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INS Detains Flight Student Named in Pre-Sept. 11 FBI Memo

Inquiry: The alleged Mideast extremist came under suspicion during Arizona pilot training.

June 05, 2002|GREG KRIKORIAN and RICH CONNELL | TIMES STAFF WRITERS

One of the eight alleged Middle East extremists named in the FBI "Phoenix memo" has been taken into custody by federal anti-terrorism agents in Arizona for alleged violation of immigration laws.

Zakaria Soubra, a longtime flight school student who came to the attention of FBI agents in Phoenix more than a year before the Sept. 11 terrorist attacks, is being held at the Immigration and Naturalization Service's detention facility in Florence, outside Phoenix.

An INS official refused to say how long Soubra has been in custody or whether he was being held without bail.

A lawyer representing Soubra declined to comment.

One federal law enforcement source said the 25-year-old Lebanese national was taken into custody hours after Phoenix-based FBI Agent Kenneth Williams testified on May 23 before a U.S. Senate intelligence panel. In his five-page memo written last July, Williams warned that Islamic extremists were attending U.S. flight schools and could have terrorist ties. Soubra was one of the flight school students mentioned in the memo to FBI headquarters.

The same federal source said Soubra was being held without bond after being taken into custody by INS agents assigned to a Joint Terrorism Task Force in Phoenix.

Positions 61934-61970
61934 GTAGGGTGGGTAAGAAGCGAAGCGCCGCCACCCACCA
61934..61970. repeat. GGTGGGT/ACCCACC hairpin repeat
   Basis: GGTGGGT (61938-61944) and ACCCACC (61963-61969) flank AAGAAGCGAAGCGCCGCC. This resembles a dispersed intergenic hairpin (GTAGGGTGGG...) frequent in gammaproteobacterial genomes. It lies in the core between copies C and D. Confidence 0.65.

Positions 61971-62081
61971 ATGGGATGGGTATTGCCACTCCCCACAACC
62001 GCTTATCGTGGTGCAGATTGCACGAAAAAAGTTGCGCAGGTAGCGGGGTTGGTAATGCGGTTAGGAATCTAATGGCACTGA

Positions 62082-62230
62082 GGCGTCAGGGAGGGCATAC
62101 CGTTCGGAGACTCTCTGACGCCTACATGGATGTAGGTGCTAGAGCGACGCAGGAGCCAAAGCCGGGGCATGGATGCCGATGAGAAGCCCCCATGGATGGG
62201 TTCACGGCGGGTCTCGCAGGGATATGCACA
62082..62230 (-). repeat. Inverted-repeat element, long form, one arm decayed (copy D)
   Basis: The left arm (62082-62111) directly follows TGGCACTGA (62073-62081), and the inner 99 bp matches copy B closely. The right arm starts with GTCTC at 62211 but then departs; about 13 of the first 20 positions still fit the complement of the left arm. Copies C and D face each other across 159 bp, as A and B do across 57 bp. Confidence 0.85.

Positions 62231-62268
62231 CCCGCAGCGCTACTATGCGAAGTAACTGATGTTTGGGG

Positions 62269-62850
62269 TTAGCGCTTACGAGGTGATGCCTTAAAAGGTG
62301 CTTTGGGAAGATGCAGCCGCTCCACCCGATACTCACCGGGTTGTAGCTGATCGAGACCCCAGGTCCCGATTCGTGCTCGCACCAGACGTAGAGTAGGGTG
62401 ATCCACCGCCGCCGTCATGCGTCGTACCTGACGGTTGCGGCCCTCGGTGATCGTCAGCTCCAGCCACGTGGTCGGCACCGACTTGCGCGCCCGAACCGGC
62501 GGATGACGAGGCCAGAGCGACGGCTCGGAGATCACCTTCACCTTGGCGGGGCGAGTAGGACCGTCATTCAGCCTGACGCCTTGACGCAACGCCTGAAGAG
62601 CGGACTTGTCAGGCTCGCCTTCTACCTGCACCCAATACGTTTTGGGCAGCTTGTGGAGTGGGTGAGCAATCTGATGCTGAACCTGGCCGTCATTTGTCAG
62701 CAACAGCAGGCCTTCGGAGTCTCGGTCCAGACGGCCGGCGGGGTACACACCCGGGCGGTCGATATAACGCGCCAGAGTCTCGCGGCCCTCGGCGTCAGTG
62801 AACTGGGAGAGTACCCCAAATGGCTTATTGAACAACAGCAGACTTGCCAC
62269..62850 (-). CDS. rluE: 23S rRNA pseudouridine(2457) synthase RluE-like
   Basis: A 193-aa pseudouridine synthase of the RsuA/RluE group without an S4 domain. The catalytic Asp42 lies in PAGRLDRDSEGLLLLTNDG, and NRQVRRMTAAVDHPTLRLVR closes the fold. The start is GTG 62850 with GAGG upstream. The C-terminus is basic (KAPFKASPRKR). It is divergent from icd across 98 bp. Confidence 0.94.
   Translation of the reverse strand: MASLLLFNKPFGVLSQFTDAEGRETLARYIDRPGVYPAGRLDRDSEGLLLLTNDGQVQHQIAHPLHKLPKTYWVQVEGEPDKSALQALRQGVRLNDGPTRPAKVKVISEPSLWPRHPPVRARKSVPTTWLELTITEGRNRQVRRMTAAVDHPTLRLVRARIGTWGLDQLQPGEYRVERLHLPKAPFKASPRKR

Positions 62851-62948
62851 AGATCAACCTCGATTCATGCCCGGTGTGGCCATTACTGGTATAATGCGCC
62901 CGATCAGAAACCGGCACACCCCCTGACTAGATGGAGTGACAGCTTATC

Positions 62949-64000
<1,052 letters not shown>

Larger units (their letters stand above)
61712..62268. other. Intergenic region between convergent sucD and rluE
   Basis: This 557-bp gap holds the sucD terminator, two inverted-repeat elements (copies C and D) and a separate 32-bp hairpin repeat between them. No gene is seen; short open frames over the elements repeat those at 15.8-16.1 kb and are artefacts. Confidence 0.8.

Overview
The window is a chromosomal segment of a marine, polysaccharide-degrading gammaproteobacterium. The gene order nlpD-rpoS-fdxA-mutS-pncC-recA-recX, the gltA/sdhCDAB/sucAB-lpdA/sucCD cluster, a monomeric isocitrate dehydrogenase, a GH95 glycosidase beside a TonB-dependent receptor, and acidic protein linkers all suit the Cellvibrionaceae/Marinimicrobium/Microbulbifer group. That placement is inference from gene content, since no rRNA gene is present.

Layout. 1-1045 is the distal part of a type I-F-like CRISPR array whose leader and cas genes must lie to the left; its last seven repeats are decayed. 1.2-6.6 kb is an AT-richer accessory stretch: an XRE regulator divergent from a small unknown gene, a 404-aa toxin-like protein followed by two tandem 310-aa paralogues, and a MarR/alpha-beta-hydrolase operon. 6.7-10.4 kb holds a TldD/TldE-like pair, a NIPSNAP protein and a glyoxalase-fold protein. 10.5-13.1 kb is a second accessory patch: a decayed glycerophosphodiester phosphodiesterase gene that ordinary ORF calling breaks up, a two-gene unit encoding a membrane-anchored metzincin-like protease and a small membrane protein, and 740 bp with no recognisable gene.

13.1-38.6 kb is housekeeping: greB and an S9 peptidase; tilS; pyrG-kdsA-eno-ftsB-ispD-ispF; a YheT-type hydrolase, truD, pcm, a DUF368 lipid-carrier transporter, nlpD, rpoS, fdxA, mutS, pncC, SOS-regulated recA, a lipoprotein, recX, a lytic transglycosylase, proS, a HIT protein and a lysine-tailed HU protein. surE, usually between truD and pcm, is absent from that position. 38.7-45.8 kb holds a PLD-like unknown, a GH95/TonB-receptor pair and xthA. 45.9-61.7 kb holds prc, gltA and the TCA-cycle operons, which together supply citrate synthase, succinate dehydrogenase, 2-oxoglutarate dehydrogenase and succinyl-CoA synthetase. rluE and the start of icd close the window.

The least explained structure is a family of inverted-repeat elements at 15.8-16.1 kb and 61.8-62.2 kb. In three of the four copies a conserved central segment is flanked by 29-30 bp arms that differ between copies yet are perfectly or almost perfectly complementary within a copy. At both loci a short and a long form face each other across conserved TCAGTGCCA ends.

Records and interviews show FBI agents have been interested since at least early 2000 in Soubra's attendance at Embry-Riddle Aeronautical University in Prescott, Ariz., as well as his membership in Al Muhajiroun, a hard-line anti-American group that some intelligence agents suspect is linked to Osama bin Laden's terrorist network, Al Qaeda.

It was partly the concern about the London-based Al Muhajiroun and connections to flight schools that prompted Williams' memo.

Authorities have not alleged any links between Soubra and September's hijackers. But investigators long ago established that one of the 19 terrorists, Hani Hanjour, first came to Arizona in the mid-1990s and trained at local flight schools.

Soubra has acknowledged stirring political controversy in Arizona. He organized a Tempe street demonstration protesting Russia's war in Chechnya, arranged a critical discussion of the U.S. presence in Yemen at Embry-Riddle and was asked to leave a mosque after criticizing members for supporting non-Islamic governments in the U.S. and elsewhere.

In an interview last fall with The Times, Soubra said, "We are promised by the prophet that Islam will rule the whole world." The U.S. and other Western governments must be removed using intellectual and political means, he said. But Soubra condemned the attacks of Sept. 11 as a violation of Islamic law because they targeted civilians.

"There are a lot of interesting aspects to him," said the federal law enforcement source. "He wasn't being investigated for violating his student visa, that's for sure."

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